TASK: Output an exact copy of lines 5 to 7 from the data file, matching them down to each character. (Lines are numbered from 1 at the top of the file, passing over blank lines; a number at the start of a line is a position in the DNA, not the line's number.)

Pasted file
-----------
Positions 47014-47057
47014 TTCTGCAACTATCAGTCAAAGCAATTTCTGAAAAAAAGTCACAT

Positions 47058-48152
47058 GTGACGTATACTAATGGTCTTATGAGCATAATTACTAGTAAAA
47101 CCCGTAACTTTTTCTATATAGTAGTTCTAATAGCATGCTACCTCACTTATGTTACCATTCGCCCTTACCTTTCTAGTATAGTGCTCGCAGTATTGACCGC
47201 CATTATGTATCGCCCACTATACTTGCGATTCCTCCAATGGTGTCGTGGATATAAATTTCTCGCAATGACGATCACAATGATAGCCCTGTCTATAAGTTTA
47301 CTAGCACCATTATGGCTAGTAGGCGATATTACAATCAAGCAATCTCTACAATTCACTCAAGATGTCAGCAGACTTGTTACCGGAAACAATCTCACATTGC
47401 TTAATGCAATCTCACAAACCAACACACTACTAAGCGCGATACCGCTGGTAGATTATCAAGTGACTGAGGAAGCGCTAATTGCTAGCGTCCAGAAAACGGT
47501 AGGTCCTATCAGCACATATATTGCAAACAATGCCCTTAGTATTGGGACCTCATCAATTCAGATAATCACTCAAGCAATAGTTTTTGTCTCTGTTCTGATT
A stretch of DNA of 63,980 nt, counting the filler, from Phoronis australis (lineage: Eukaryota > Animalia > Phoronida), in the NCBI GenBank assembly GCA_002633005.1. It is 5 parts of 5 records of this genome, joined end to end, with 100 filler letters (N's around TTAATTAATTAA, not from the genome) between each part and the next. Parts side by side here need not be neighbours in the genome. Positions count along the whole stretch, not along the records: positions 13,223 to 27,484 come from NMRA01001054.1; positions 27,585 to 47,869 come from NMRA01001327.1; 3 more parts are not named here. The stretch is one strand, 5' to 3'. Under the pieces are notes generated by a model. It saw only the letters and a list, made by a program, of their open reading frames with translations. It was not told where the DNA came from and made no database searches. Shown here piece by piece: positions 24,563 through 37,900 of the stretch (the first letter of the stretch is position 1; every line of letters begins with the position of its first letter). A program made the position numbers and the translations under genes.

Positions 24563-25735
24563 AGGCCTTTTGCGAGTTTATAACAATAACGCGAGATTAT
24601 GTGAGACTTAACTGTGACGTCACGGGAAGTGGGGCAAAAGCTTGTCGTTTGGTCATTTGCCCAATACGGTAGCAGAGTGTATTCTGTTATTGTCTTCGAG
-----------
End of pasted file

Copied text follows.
47101 CCCGTAACTTTTTCTATATAGTAGTTCTAATAGCATGCTACCTCACTTATGTTACCATTCGCCCTTACCTTTCTAGTATAGTGCTCGCAGTATTGACCGC
47201 CATTATGTATCGCCCACTATACTTGCGATTCCTCCAATGGTGTCGTGGATATAAATTTCTCGCAATGACGATCACAATGATAGCCCTGTCTATAAGTTTA
47301 CTAGCACCATTATGGCTAGTAGGCGATATTACAATCAAGCAATCTCTACAATTCACTCAAGATGTCAGCAGACTTGTTACCGGAAACAATCTCACATTGC